Coping with Covid in India

Apocalypse! Twilight zone! Back to the future! Call it by whichever metaphor you want! The COVID-19 pandemic is considered as the most crucial global health calamity of the century and the greatest challenge that the world has faced since the 2nd World War. So far, the virus has affected over 15.7 Mn people globally and killed more than half a million people in more than 200 countries throughout the world. In order to save lives and stem the virus, many countries chose to lock-down movement of its citizens since early/mid-March and the economies of many countries were consequently impacted and continue to be impacted in varying degrees. As the number of cases keeps climbing, governments are faced with the dilemma of deciding between lives and livelihoods. Here in India, while the virus hasn’t spread as wildly as other countries (inspite of our large population), the economy has never the less taken a beating and the retail industry which was projected to grow to $ 1.1 trillion by 2020 was probably the largest casualty of the multiple lockdowns after aviation and travel & tourism. Except for essential goods, all retail outlets including modern trade centres like malls and other single brand stores were ordered to remain shut and corporate offices were asked to encourage employees to work from home. While there was a reasonable amount of panic among employees as the lockdown kept getting extended, companies large and small started exploring other ways to extend a helping hand through this unprecedented crisis. Another unnerving statistic doing the rounds on news channels was that for each month there will be an approximate loss of 2% points in annual GDP growth. We decided to get beyond the doomsday WhatsApp messages and get a feel for what the Indian licensing industry had to say. So, we circulated a brief questionnaire to a few key executives in the licensing business about how they have been coping with the Covid-19 pandemic and are managing to stay afloat during these trying times.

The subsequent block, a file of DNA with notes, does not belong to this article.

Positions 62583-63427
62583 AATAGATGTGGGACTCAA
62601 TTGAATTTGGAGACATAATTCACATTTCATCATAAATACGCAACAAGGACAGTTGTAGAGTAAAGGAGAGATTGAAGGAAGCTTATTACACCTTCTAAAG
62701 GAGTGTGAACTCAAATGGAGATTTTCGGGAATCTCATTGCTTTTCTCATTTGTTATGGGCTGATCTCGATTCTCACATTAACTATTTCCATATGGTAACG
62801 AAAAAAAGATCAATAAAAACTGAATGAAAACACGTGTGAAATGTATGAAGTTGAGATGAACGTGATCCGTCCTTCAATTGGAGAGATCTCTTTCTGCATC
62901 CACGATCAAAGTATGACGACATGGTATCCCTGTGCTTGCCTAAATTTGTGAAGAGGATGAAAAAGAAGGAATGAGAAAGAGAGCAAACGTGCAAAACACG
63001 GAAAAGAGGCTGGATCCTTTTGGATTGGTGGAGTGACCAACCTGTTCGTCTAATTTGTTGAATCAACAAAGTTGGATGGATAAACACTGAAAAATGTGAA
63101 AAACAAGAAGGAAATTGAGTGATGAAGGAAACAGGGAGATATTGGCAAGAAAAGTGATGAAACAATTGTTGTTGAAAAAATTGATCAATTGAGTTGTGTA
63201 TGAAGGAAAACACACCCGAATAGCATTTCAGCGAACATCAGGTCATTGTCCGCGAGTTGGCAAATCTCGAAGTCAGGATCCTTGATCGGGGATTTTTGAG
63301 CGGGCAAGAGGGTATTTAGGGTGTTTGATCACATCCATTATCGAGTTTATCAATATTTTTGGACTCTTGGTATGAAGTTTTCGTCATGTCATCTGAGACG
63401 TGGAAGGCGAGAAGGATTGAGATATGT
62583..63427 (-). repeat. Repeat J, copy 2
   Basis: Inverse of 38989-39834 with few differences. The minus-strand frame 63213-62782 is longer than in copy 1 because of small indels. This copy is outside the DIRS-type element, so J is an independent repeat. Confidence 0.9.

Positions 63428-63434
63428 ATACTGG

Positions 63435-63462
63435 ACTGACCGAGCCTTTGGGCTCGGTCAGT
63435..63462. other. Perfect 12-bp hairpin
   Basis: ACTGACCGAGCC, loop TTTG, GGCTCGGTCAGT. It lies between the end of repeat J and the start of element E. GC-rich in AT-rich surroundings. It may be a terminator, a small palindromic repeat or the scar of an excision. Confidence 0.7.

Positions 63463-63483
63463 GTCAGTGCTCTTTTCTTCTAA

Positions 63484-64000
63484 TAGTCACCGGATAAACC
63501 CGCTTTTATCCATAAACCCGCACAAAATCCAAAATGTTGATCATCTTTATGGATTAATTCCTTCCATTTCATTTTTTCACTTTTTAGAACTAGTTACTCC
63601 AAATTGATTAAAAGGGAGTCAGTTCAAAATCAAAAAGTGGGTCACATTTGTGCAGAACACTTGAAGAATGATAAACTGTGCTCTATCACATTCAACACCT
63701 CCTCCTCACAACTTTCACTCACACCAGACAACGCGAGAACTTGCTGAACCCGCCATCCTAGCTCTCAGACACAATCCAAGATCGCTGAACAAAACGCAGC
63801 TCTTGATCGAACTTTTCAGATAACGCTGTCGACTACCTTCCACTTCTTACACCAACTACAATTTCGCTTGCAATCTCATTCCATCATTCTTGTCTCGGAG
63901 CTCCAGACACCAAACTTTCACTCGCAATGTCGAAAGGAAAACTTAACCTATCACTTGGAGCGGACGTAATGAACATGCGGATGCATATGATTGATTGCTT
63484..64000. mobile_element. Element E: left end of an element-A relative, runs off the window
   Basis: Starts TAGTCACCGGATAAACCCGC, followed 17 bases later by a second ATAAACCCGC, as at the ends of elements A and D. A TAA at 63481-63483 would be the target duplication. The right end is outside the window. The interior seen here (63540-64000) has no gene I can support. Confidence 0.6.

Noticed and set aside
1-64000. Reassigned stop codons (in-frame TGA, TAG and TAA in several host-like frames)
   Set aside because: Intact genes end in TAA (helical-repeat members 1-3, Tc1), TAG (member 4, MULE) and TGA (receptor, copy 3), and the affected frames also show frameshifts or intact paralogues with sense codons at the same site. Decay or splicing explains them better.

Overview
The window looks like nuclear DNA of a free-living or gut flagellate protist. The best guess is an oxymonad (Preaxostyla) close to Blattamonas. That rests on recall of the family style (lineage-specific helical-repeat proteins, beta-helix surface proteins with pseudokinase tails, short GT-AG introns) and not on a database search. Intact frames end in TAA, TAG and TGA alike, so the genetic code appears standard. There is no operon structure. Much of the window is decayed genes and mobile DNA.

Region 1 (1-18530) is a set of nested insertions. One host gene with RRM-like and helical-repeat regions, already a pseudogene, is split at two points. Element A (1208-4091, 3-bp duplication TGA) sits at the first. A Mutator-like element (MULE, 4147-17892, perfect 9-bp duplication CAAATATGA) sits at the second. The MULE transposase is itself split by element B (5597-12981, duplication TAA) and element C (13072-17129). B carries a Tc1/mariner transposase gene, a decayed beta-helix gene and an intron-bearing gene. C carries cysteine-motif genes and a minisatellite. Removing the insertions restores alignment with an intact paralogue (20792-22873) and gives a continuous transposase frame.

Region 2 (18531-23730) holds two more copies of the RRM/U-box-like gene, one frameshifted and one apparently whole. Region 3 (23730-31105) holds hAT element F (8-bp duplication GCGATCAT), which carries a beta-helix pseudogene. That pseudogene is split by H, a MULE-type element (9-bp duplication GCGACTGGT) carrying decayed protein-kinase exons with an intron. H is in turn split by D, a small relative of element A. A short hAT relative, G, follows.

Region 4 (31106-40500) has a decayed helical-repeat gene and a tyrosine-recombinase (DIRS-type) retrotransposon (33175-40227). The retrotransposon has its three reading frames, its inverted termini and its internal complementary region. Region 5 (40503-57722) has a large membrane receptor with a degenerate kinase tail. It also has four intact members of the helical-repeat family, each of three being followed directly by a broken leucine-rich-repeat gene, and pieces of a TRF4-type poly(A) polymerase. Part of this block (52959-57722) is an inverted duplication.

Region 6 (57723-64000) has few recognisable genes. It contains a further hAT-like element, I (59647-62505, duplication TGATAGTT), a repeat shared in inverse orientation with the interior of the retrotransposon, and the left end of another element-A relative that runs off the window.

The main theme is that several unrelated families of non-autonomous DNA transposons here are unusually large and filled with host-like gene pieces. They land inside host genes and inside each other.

We are thankful to Akhil Jain Executive Director – Jain Amar Clothing Private Limited, Samir Jain, Chief Operating Officer, Green Gold Studios, Susmita SinghDeo GM – Dream Theatre India Pvt. Ltd., Shipra Dubey – GM – Brand Licensing, Bradford License India and Bhavik Vora, Founder & CEO, Black White Orange Brands Private Limited, for sharing their perspectives with us. We are still awaiting responses from a few more and will append the same in due course.

Q1: Given the ambivalence over the retail landscape and the lockdown relaxation getting pushed back repeatedly, what does your company’s game-plan look like?